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Marvel’s Spider-Man Episodes 1-2 Review

August 18, 2017 | Posted by Jeffrey Harris
Marvel's Spider-Man
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Marvel’s Spider-Man Episodes 1-2 Review  

Everyone’s friendly neighborhood web slinger, Spider-Man, returns to TV with his latest animated incarnation, simply dubbed Marvel’s Spider-Man. Ultimate Spider-Man ended its run with four seasons and over 100 episodes, and Marvel Animation has now hit the reset button, starting a new animated series.

With the Marvel Cinematic Universe’s own version of Spider-Man now up in full swing, it makes sense that Marvel Animation would want to capitalize on that opportunity with an updated animated series for Spidey. The new series brings Spider-Man back to basics and at the very start of his journey of becoming a masked vigilante and superhero.

The story picks up as Peter Parker (Robbie Daymond) seeks to make his debut as Spider-Man, wearing a homemade costume very similar to the one he started with in the Marvel Cinematic Universe and was depicted wearing in Spider-Man: Homecoming. Peter isn’t even learning the ropes because he hasn’t even gotten on any ropes yet.

Peter’s abilities ultimately earn him the attention of Max Modell, the genius scientist and founder of a fancy private school called Horizon, which is a science and technological paradise for young minds. Think the San Fransokyo Institute of Technology from Big Hero 6, but it’s a high school instead and you have the idea. Modell offers Peter the last slot for his new crop of students, giving Peter a ticket to one of the most prestigious private schools he could ever dream of being a part of.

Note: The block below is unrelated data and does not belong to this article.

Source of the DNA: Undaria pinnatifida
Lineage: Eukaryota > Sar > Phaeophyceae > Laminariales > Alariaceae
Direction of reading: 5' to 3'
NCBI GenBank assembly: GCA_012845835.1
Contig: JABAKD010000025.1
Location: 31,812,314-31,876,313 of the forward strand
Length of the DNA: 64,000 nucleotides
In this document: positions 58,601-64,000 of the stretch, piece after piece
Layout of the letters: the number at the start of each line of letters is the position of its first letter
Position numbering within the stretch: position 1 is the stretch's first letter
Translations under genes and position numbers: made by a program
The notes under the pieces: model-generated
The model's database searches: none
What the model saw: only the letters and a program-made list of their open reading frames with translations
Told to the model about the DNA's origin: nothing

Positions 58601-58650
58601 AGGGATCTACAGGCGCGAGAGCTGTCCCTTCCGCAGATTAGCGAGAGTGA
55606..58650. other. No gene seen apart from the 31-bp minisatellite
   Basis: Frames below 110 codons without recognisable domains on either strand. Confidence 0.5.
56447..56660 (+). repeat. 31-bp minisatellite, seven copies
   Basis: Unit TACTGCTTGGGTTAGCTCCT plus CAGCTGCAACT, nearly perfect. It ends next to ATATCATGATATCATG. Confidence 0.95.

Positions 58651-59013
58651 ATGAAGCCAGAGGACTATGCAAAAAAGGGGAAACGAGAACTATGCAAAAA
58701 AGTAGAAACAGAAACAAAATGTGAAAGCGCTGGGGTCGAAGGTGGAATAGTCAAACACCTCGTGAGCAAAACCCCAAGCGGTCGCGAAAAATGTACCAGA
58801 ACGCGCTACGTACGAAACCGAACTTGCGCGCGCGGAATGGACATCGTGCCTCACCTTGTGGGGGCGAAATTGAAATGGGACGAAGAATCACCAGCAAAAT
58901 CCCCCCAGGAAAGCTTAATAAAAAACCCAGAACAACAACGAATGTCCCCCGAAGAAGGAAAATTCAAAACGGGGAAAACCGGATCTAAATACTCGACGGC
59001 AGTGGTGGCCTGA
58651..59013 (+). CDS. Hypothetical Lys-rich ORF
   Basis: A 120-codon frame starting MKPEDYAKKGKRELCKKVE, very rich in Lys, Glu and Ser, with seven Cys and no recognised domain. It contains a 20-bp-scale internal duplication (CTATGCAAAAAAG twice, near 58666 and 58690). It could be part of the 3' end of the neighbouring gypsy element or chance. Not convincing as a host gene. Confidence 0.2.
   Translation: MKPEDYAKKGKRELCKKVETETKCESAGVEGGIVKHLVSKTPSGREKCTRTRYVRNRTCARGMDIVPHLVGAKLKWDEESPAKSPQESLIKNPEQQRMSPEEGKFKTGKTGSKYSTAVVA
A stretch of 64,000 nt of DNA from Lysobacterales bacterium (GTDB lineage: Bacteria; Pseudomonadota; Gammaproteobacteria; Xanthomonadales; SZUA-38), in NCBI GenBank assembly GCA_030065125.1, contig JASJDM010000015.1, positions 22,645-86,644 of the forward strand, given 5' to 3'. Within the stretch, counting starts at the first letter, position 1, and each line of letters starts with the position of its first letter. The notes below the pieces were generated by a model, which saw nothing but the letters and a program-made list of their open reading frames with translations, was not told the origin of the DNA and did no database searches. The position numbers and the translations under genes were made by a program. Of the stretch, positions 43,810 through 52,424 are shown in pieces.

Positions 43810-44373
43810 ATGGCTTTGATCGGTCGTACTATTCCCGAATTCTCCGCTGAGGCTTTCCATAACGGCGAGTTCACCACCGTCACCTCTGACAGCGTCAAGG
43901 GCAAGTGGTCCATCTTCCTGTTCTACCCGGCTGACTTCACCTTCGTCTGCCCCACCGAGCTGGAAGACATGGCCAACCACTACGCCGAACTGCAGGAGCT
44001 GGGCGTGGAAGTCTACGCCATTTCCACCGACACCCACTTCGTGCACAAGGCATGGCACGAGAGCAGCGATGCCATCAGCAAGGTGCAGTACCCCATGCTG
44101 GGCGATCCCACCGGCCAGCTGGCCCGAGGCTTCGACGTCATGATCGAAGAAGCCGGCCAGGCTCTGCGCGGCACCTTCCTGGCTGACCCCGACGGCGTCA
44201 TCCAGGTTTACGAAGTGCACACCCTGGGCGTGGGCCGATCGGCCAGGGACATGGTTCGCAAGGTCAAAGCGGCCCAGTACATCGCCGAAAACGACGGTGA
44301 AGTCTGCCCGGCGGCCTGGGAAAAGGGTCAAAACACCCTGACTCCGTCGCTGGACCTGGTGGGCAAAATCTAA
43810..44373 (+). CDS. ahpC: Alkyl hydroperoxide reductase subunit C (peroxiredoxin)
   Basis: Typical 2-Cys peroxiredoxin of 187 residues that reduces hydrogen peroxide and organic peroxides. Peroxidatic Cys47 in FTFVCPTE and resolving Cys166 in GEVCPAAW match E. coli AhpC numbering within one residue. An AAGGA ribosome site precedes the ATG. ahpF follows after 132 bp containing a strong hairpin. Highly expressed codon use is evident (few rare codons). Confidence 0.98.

Unfortunately, the meddling of a rival science teacher, Spencer Smythe, causes Peter’s friend Harry Osborn, another Horizon student, to get suspended. Also, Peter’s tuition for Horizon puts a larger financial strain on Aunt May, so that adds quite a bit of guilt to Peter going to his dream school.

While Ultimate Spider-Man dealt with a pre-established Spider-Man becoming a parter of the larger Marvel Universe, the new Marvel’s Spider-Man animated series pares things back down to focus on Peter Parker and his specific circle of characters. This version of Peter Parker is still part of a greater Marvel Universe. Peter even makes reference to people such as Tony Stark and Iron Man, but the focus has been reapplied to focus on the Spider-family of characters. So rather than Spidey getting all his fancy toys from SHIELD scientists, he’s put in a place where he can come up to create everything himself with his own ingenuity and creativity.

The first two episodes of Marvel’s Spider-Man resets Spider-Man’s world and re-establishes Peter Parker and his supporting cast. Among his new classmates are Miles Morales and Anya Corazon, who fans might also know as Spider-Man/Kid Arachnid and Araña. Otto Octavius is reintroduced as a genius teenaged student and advisor who attends Horizon, and also other characters such as Alistair Smythe, the aforementioned Harry Osborn, Aunt May, Max Modell, and classic Spider-Man rogues such as The Vulture and The Scorpion. There’s a subplot involving this show’s version of Spider-Slayer robots